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Students provide healthcare to banana workers during service trip to Dominican Republic

by Rachel Griess

A group of Colorado State University students got a first-hand look at healthcare challenges in the developing world when they traveled to the Dominican Republic in August as part of a volunteer medical brigade to help banana workers and their families.

Eight students with the CSU chapter of Timmy Global Health joined the weeklong trip, which also involved two dozen physicians and other professionals from across the country, as well as a student group from Tulane University.

Serving hundreds with little access to healthcare

The group provided free healthcare services to more than 400 people tied to Banelino, a fair-trade banana cooperative in the northwestern corner of the Dominican Republic. Banelino is a new international partner for the nationwide nonprofit Timmy Global Health; the two organizations are teaming to deliver medical services to people with little or no access to healthcare.

“I want to attend medical school when I graduate from CSU, and going on this trip solidified that decision,” said Heidi Halvorsen, a CSU senior in nutrition. “The students get one-on-one interaction with the patients and the doctors that I had never experienced before.”

An inspiring cultural experience

During the trip, the CSU students ran pharmacy operations, gathered patient health information, provided fluoride treatments to children, directed patients, and observed medical exams and treatments.  The experience immersed students in a much different culture and provided special inspiration for those in pursuit of medical careers.

Keerthi Vemulapalli, majoring in environmental health, was among the CSU students providing healthcare to banana workers in the Dominican Republic.

“Timmy Global Health assigned CSU with Banelino in the Dominican Republic as a permanent partnership,” said Keerthi Vemulapalli, a senior in environmental health and president of the CSU chapter of Timmy Global Health. “It’s important that we make ties within the populations we help. We want them to look forward to us coming every year and have our relationship with the community strengthen over time.”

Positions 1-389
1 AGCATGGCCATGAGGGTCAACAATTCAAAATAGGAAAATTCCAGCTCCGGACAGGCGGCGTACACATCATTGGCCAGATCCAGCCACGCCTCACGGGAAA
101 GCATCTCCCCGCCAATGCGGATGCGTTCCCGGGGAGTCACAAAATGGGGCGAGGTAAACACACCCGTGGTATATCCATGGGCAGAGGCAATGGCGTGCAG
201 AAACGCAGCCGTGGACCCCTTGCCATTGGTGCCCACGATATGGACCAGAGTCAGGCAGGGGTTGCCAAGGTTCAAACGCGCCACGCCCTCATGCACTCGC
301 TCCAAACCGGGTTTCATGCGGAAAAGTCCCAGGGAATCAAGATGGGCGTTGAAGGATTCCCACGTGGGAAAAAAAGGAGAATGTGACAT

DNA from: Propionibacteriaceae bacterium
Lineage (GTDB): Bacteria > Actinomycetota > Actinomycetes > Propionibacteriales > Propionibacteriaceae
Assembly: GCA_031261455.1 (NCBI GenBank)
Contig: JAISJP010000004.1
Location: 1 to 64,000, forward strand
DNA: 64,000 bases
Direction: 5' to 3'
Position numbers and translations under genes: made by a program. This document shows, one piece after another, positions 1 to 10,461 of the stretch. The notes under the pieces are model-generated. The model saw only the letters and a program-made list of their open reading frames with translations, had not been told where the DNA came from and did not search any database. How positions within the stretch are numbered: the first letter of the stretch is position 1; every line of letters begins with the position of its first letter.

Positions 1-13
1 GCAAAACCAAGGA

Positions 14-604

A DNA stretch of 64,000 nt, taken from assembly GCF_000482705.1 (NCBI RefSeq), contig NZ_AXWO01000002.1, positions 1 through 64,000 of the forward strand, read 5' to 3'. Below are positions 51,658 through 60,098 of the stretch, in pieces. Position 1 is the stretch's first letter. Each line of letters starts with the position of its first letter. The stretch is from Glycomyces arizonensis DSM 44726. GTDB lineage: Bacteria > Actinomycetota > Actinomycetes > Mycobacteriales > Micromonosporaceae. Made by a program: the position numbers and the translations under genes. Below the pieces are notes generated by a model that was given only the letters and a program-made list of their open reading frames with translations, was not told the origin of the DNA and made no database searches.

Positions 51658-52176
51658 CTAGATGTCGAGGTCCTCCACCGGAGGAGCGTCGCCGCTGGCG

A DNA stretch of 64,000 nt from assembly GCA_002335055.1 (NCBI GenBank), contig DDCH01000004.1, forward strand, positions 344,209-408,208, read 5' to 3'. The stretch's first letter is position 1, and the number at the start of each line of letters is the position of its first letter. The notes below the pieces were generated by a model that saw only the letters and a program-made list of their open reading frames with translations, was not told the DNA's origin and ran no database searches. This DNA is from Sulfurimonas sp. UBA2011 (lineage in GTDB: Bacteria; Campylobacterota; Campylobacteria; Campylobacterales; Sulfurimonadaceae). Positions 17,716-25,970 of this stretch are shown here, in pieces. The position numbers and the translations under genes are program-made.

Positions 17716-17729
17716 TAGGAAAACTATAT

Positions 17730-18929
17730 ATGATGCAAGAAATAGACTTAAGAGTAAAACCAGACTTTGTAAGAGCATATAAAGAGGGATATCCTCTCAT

Most of the student volunteers are preparing for medical school. They yearn to make professional connections and to gain a greater understanding of general medicine, Vemulapalli said.

“Though the medical experience was awesome, I gained so much from the cultural experience,” Vemulapalli said. “Because of the diversity in Monte Cristi, we were able to experience both Haitian and Dominican lifestyles. It was amazing to see how we connected with both cultures in completely different ways.”

David Gilkey, an associate professor in the Department of Environmental and Radiological Health Sciences, is adviser to the CSU chapter of Timmy Global Health. He said trips such as that to the Dominican Republic exemplify the international service learning opportunities available to CSU students.

“Transformational changes happen in young people as they discover the world outside of their families and communities,” Gilkey said. “The cross-cultural experience often opens one’s eyes to the variability in human existence and leaves students thinking hard about real priorities.”

Timmy Global Health serves world-wide

The August trip was the third medical brigade for the CSU chapter of Timmy Global Health, which is one of 35 university chapters in the United States. The parent organization is based in Indianapolis, Ind.,and works with student volunteers, medical professionals, and partner organizations to expand access to healthcare for people in need around the world; current projects are in Ecuador, Guatemala, the Dominican Republic, Nigeria, and the United States.

Most of the CSU students who joined the Timmy Global Health trip are preparing for medical careers.

 “Timmy Global Health has gotten me to participate in more student activities than I normally would have because I want to get our club noticed and to get more students involved,” Halvorsen said. “I love this club because of what I get to do for the community and the world.”

Gilkey, the club adviser, said involvement benefits people who receive help – and the students who provide it.

 “I’ve watched students grow up and become sincerely interested in making the world a better place,” he said. “These young people have joined a growing group of people who think and act globally.”

In preparation for its annual service trip, the CSU chapter of Timmy Global Health holds fund-raisers and medical supply drives. Students also contribute to northern Colorado efforts to help underserved people. To get involved, contact David Gilkey, associate professor in the Department of Environmental and Radiological Health Sciences,